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Nice post, nice pick. Hope to see ya around.

Although I have to say, ya don't need to be so proper dude. You are allowed to write conversationally.
lol, yeah, but I've always found that the best way to get people to like you initially is to just be really polite and stuff for a while at first.

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Contender for worst album art in my library
Yeah, it really doesn't get much worse than that...
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Old 08-27-2011, 06:35 AM   #9 (permalink)
 
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I love these list type thread thingys. Good work, will keep an eye on this.
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Old 08-27-2011, 12:26 PM   #10 (permalink)
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I love them too. That's why I'm doing this

P.S. the write-ups will get longer as I go along.


48. The Who - Who's Next
Genre: Hard Rock
Side one
"Baba O'Riley" – 5:08
"Bargain" – 5:34
"Love Ain't for Keeping" – 2:10
"My Wife" (John Entwistle) – 3:41
"The Song Is Over" – 6:14
Side two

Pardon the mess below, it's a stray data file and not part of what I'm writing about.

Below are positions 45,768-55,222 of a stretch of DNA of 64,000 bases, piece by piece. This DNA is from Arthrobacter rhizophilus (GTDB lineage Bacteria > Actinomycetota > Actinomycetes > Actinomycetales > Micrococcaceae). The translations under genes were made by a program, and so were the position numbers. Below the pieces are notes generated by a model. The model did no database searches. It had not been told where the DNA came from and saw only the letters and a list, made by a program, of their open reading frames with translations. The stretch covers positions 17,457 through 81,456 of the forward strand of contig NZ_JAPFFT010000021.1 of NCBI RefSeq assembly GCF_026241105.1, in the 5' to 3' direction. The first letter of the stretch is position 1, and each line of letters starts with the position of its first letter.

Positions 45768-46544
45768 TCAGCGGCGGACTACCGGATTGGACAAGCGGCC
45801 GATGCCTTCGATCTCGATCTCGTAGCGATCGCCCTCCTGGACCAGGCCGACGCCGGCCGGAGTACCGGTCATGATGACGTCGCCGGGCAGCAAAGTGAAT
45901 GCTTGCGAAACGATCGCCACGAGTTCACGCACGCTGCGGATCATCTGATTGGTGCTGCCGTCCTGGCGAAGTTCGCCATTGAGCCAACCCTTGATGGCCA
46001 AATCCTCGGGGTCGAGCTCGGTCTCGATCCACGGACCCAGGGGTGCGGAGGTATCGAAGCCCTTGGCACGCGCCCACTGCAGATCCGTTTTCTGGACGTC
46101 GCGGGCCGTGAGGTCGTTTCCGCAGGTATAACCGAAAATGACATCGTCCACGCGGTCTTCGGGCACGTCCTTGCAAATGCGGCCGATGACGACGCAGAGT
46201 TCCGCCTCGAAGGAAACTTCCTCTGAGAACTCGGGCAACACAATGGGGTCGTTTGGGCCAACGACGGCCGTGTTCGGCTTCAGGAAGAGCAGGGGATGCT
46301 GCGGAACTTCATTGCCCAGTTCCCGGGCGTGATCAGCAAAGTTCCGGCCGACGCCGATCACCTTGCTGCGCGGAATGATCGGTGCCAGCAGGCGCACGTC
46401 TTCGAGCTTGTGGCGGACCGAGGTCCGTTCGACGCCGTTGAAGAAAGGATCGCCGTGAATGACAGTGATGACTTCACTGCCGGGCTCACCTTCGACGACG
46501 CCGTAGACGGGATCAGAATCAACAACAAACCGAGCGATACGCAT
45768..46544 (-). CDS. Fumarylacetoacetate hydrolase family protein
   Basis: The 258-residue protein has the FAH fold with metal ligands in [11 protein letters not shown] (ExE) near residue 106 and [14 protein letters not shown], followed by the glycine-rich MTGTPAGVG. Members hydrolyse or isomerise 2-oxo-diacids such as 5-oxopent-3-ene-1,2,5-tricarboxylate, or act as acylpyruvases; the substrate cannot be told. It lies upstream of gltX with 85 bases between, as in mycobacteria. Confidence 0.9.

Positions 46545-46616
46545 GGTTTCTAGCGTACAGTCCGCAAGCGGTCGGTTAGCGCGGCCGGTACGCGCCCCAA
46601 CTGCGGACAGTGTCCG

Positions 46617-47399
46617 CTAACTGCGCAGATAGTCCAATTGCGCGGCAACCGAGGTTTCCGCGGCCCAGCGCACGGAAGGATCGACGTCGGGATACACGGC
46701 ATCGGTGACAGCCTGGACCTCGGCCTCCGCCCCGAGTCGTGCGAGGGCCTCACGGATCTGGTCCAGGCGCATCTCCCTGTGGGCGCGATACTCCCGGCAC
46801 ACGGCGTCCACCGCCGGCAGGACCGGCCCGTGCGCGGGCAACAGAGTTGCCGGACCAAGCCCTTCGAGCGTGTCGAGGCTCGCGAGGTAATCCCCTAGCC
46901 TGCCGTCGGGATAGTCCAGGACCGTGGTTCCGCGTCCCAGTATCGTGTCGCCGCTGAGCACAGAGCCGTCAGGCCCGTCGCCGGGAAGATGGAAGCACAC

"Getting in Tune" – 4:50
"Going Mobile" – 3:42
"Behind Blue Eyes" – 3:42
"Won't Get Fooled Again" – 8:32

I'm sorry to disappoint all of you, but not every album on here will have a strong back story regarding my discovery of it. Some albums will simply be lucky finds or quick downloads I decided to initiate on a simple whim. This is one of those cases.

I had heard of The Who, but honestly, who hasn't? I had friends, family, colleagues that talked about them, mostly positively but in some cases in a negative fashion. But really, why should I care? I just liked to jam out to the guitar solos by Avenged Sevenfold's guitarist who's name I can't even remember anymore. Nevertheless, one day I decided to see what all these mysteriously named guys were about. Were they really "the greatest rock band of all time", or were they just a generic late 60's act that would fail to impress me like so many had already done before.

I fire up Who's Next first, and I'm immediately taken on a ride by the incredible, world-famous introduction to Baba O'riley. It's very rare that a song leaves me in pure awe throughout it's entire duration. Well, Baba O'riley successfully did that to me. The lyrics spoke to me. The powerful all-major chord progression resonated within me. D Major, A Major, G Major, each chord vibrated through my entire being. The song summarized my years of teenage angst and inspired me like so many others before. I lived by this song, I thrived through its message.

Little did I know, the rest of the album would soon inspire me almost as much. Behind Blue Eyes's heart-breaking tale pulled at my strings like I was some kind of cheap beginner's mandolin. Won't Get Fooled Again was the most epic and politically inspiring song I had ever had the pleasure to listen to. For a large amount of time in my life, this was the only record I listened to, and remains my favorite Who album to this day, and that spot will never be replaced.